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The Dying Trees
The men came in a truck that wheezed into the driveway. I went to the window to peek out, warry warry warry. The men that stepped sweating from the cab of the truck had the faces of parking lots: pebbly, cracked open, used.
My sister had went to find our brother, banging on the bathroom doors. “There’s people outside!” “People” had rhymed with “criminal.”
There had been talk of scams lately. Of men that were with the power company who insisted to come inside for a drink. “Then there’s a few things that go missing the next day,” our grandmother had said, “if you know what I mean.”
I watched the men tie bandanas around their throats and tug them up over their labored lips. Their faces – where the material didn’t cover – were colored dark with the earth. They pulled giant packs onto their backs, tubes running out of the top of them. They looked like the beetles with the dark green shells that gathered in herds in the morning grass at the start of May.
“Hurry!” I shouted. “They’re coming to the door.” Hurry. Hurry. Hurry.
My sister and I, huddled close like raindrops, watched our brother speak to the leader of the beetle men on the front porch. His bandana was red and clung to the moisture on his face. I’ve never seen someone burdened with so much sweat. It tracked a map through the dirt of an undiscovered land, the ridges of his forehead. He spoke like a man unfamiliar with the language, reaching with words with an outstretched hand. My brother listened, nodding nodding nodding, with his back to the glass of the front door. His body awkward with the statement: “I am not yet eighteen.” Behind them, the other men were converging on the trees of our backyard like a suspended ocean wave.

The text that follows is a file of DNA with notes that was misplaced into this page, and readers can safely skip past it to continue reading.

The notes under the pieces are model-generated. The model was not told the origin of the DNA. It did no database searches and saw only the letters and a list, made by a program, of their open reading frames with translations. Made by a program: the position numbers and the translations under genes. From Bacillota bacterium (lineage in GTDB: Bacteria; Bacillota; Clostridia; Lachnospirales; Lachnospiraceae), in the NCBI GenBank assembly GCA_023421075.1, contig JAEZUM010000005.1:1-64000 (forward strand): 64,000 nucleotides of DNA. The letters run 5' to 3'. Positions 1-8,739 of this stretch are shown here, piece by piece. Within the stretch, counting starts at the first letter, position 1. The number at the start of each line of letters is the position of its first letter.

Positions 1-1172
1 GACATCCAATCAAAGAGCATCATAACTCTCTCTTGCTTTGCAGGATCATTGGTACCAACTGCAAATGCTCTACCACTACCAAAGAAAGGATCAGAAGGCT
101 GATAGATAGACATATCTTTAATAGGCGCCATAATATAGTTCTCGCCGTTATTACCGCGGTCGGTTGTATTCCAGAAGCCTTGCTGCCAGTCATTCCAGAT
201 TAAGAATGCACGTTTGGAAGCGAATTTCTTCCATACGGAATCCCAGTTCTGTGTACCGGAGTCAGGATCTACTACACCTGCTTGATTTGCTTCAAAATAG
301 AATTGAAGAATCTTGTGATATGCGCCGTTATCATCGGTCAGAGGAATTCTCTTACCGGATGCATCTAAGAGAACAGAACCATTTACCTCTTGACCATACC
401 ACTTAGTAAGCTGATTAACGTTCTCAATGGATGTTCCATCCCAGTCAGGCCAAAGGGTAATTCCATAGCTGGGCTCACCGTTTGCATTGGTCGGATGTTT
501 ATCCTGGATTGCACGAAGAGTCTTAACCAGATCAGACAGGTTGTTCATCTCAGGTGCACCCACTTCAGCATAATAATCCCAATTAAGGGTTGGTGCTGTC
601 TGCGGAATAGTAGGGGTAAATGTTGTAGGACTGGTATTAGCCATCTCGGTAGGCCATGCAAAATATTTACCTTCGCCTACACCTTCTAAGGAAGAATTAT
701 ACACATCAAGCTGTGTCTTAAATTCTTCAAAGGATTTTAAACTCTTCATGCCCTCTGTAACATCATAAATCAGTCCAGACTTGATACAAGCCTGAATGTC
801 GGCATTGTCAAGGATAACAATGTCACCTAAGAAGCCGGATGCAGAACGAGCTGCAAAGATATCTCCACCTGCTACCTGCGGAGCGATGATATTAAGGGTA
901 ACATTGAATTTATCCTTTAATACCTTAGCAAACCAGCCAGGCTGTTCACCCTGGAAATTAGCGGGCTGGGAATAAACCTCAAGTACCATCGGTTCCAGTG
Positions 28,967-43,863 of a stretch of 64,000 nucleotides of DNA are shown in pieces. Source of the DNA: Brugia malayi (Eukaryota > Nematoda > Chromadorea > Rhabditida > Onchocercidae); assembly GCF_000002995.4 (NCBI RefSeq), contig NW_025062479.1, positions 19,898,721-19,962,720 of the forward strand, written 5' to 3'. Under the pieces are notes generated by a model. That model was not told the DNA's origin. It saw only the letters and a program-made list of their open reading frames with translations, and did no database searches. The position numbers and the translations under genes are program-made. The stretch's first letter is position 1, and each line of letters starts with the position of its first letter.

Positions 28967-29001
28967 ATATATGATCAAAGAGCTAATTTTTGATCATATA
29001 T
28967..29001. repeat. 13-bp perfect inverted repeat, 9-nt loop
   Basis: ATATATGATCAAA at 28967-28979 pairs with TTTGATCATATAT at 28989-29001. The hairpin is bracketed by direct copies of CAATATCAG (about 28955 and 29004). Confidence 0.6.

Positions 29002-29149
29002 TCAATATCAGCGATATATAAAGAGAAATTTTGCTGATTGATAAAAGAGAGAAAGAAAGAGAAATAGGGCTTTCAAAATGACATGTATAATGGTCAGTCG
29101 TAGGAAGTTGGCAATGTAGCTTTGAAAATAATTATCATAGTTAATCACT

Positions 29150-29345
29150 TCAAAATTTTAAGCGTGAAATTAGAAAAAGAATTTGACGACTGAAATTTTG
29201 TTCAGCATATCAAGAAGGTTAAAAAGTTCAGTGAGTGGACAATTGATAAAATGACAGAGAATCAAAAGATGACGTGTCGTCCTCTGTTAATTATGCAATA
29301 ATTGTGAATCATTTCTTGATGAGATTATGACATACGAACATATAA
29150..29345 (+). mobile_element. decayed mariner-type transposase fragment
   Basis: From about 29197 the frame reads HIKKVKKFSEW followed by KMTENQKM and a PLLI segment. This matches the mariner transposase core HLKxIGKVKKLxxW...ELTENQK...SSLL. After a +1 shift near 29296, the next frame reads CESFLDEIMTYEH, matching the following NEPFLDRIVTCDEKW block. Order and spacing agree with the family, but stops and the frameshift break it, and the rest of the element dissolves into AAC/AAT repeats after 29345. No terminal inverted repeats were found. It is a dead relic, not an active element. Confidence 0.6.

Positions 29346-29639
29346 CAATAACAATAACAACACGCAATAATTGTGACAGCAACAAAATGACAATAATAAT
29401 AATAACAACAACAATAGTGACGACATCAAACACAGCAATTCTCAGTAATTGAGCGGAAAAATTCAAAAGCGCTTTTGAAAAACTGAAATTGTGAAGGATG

The man returned to his colony and our brother returned to us. His face a strain of “Dad’s not home.”
I bellowed out questions. Who. What. Why.
“They have machetes,” said my sister. “We’re going to die.”
“They’re from Texas.” My brother shrugged thoroughly. “They’re working with the power company. They have to cut back some of the trees so they won’t touch the line. If that happens, we’ll get sued or something. The guy was hard to understand… They’re spraying poison or something on some of them that makes them wilt and slowly die off – like a vine but more effective. The branches will fall off…”
How horrible that sounded. How cruel.
I watched the men spray their poison, sweat their sweat, and return to their wheezing truck. Shoulders were stretched. Brows were dabbed. Their beetle-backs were stored away. Effective in their work, but tired of it. After they leave, I would step outside and breathe with my mouth and eyes open. I had sworn I could taste the bitterness of poison.
It has been a year. All the trees are dead.